The Uncoupling: Couples Therapy With Meg Wolitzer


I don’t know about you, but I can’t read “uncoupling” without adding “conscious” in front of it. Thanks, Gwyneth.


This uncoupling is unconscious anyway. The couples, or rather the women, in a small American town are under a spell that has them saying no to sex. Happy couples, unhappy couples, all are affected. Whether they want to or not, they’re participating in a sex strike.

The spell begins when the new drama teacher announces the school play will be an adaptation of Lysistrata, an ancient Greek play centering on a woman of the same name who organized a sex strike to end the Peloponnesian war. As the spell makes its way through the town, women decide for their own personal reasons that they will no longer have sex with men (it only affects male/female relations). It doesn’t take long for the men to turn into passive-aggressive babies, who act out their frustrations on their womenfolk, all leading up to Opening Night.

The premise of The Uncoupling amused me, I admit. I wondered what would happen if all the women in a small town suddenly told all the dudes no. A lot of these women had a right to be fed up with their men. It’s funny how clear-headed the women became once sex was taken out of the equation. But the climax (heh) was eye-rolling and silly.

I’m not sure what to make of The Uncoupling. All of a woman’s power in in her drawers? Men are overemotional? What are you saying Meg Wolitzer? Because of the structure of the book (as the spell touches people their story is told), I never felt anything for the characters beyond curiosity, the exception being the asexual girl who realized she didn’t have to have sex if she didn’t feel like it. (You go, girl!) Everyone else’s story is nothing new. All of these things happen to people in other books all the time, though not all people all at once. Not because of a spell, but because of life.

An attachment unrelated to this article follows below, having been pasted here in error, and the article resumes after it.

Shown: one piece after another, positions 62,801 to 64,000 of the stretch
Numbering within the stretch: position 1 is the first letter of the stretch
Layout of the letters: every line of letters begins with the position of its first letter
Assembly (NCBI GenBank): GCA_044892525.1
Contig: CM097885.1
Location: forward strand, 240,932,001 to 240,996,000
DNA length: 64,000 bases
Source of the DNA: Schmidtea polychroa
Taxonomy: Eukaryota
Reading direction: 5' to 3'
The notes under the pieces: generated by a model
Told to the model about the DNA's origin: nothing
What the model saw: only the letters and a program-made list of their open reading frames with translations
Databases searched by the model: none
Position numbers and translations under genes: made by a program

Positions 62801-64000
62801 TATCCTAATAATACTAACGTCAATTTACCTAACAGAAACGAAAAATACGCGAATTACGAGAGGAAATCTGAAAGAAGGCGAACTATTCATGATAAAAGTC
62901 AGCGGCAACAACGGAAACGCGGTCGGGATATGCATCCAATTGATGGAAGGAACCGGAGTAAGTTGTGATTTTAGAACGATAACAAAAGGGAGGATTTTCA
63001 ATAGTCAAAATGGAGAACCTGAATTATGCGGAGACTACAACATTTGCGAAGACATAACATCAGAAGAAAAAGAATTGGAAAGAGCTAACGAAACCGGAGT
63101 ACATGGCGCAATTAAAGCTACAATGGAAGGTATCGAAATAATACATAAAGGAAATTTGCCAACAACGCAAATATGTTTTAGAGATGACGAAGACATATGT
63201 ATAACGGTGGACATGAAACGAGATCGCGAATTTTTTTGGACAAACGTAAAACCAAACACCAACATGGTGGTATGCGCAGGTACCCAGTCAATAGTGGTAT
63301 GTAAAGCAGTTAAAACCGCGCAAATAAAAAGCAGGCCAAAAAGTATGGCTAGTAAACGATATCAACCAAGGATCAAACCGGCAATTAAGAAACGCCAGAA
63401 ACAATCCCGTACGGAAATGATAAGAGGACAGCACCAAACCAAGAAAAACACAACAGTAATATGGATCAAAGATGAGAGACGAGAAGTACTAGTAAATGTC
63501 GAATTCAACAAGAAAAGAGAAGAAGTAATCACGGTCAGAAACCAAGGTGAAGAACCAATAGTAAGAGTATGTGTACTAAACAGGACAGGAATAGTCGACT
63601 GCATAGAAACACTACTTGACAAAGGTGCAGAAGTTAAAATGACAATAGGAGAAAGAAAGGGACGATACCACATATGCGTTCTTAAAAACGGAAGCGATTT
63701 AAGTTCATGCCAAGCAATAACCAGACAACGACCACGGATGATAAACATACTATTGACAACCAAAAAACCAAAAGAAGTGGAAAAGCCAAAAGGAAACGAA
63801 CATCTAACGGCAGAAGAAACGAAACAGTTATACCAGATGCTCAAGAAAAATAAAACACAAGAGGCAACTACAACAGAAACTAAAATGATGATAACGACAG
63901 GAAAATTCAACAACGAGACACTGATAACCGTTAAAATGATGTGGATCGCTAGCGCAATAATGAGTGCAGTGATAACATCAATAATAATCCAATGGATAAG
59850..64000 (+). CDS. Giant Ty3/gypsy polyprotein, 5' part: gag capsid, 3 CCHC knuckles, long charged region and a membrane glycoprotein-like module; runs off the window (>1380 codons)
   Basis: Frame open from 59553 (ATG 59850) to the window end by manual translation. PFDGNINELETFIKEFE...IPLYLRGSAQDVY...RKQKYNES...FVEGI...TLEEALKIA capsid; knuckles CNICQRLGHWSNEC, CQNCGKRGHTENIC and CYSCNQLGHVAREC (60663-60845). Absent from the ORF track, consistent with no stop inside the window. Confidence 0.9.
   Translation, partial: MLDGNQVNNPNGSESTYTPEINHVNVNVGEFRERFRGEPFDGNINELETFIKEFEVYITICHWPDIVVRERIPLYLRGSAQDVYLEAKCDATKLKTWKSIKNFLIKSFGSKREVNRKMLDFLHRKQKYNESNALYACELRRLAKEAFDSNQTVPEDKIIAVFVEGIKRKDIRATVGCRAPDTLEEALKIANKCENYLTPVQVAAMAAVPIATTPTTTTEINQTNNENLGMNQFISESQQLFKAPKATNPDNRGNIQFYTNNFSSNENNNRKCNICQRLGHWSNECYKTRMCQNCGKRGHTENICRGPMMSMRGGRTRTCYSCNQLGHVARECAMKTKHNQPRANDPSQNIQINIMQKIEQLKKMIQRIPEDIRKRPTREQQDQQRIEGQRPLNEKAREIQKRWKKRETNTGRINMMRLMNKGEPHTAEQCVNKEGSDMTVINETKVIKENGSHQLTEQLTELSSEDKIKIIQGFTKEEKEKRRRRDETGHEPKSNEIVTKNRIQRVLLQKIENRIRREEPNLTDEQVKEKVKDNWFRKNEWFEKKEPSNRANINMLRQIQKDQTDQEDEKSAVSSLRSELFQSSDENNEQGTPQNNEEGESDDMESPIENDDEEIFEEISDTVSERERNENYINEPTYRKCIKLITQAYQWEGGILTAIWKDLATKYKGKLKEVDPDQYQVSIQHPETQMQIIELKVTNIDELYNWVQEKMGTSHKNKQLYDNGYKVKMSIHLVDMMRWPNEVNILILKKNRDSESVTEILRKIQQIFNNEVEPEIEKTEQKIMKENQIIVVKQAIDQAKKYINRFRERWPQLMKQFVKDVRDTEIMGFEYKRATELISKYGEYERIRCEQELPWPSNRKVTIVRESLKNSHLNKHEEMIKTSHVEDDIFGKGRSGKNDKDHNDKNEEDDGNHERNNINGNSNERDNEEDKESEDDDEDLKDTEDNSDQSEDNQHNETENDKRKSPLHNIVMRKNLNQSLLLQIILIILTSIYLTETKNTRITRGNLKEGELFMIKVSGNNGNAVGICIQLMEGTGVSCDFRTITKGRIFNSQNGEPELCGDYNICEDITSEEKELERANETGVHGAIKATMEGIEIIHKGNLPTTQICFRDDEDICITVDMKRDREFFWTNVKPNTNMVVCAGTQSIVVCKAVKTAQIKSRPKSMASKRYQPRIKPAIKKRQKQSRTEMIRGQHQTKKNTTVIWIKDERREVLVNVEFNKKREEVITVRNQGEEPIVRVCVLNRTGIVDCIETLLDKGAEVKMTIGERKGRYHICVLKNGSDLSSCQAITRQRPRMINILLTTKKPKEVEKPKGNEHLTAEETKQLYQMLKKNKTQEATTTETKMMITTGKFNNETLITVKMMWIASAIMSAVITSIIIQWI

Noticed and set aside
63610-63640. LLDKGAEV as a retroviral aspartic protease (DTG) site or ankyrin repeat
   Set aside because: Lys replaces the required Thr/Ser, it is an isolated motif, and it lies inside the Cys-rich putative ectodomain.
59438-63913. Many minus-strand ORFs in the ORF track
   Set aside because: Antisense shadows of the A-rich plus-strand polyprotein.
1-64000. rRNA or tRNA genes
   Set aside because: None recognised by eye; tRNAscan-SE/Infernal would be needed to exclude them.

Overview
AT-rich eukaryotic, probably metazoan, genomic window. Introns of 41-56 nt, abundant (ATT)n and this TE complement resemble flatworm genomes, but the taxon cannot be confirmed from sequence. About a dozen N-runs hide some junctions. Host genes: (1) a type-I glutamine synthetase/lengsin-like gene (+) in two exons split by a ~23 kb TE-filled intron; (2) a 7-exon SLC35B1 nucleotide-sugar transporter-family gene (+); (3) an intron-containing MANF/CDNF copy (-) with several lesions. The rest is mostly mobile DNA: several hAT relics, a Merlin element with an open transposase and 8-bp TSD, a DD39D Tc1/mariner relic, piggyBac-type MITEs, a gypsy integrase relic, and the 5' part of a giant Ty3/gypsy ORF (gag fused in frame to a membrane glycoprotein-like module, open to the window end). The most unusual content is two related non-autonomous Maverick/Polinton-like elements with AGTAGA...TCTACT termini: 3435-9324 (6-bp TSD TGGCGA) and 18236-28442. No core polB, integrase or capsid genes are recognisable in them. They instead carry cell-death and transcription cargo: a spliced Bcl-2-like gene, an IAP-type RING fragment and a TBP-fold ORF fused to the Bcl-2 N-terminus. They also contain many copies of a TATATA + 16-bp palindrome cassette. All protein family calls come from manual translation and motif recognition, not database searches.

I did enjoy the narration. An omnipresent narrator follows the spell as it makes its way through town. It’s whimsical and quirky. I think I was expecting more high jinx from the tone. The Uncoupling had a great premise with poor execution.

About the Audio: Angela Brazil performed The Uncoupling. I thought she was lovely as the storyteller of this tale.

Note: I listened to this book through Scribd, but it is no longer available in Canada. Boo.


  1. I read this one and really didn't think much of it but I loved The Interestings.

  2. Hm, I'm not sure this would be for me.

  3. After loving The Interestings, I read The Wife late last year and loved it...maybe even more than The Interestings. So, I've been looking for another book to read from her backlist...the premise of this one sounds totally fascinating, but sounds like it didn't quite connect. Hmm...

  4. Cool premise, but yeah the execution sounds weak.

  5. Honestly, I liked this one better than The Interestings. I was not a fan of that one at all. I liked this one, but yes, I have been relatively underwhelmed by Meg's novels.


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